Friday, April 16, 2010

Rosalind Franklin...X-ray diffraction drama

Rosalind Franklin
July 25th, 1920 to April 16th, 1958

Rosalind Franklin was an English scientist who contributed to the discovery of the molecular structure of deoxyribonucleic acid (DNA), a constituent of chromosomes that serves to encode genetic information. Beginning in 1951, she made careful X-ray diffraction photographs of DNA, leading her to suspect the helical form of the molecule, at least under the conditions she had used. When Watson saw her photographs, he had confirmation of the double-helix form that he and Crick then published. She never received the recognition she deserved for her independent work, but had died of cancer four years before the Nobel Prize was awarded to Crick and Watson.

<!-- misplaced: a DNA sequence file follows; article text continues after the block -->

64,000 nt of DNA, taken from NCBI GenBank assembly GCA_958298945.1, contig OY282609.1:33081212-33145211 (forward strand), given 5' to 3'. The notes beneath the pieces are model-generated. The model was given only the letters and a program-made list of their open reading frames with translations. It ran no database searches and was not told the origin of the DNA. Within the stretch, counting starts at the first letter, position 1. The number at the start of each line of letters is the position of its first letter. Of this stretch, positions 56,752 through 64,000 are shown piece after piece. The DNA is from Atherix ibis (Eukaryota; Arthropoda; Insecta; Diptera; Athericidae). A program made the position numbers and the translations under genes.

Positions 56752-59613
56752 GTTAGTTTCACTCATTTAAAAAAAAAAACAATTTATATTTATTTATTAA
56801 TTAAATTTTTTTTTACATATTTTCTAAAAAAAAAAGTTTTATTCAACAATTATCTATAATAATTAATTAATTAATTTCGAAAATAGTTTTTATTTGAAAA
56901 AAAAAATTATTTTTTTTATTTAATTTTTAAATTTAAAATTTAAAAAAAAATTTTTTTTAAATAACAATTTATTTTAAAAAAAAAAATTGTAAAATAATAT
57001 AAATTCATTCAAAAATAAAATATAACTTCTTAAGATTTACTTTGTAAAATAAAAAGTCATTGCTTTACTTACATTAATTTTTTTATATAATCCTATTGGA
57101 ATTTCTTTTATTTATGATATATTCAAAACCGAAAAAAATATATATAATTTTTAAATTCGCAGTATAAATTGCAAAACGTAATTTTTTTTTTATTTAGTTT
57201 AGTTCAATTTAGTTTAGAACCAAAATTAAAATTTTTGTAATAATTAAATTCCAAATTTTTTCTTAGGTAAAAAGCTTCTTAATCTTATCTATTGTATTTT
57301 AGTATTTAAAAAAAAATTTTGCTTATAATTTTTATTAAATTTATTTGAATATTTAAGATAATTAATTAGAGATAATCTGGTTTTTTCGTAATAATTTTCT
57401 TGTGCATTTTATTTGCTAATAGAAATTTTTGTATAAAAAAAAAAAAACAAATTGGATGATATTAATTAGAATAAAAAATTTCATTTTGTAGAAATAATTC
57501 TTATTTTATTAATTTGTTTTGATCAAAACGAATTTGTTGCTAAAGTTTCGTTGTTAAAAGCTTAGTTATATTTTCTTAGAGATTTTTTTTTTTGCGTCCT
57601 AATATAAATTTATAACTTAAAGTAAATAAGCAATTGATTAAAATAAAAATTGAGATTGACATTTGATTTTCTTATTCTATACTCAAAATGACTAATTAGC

Rosalind Franklin--Double Helix

1 comment:

Phil Harriman said...

I don't think that it is correct to say that Franklin never received recognition for her contribution to Watson and Crick's structure. Her contribution was recognized after Watson admitted in his book "The Double Helix" that he had used information that from her picture that had been shown to him without her knowledge. The book was published after her death. Her contribution has been recognized in a number of ways. For example, a medical school in Chicago was named after her.
Philip Harriman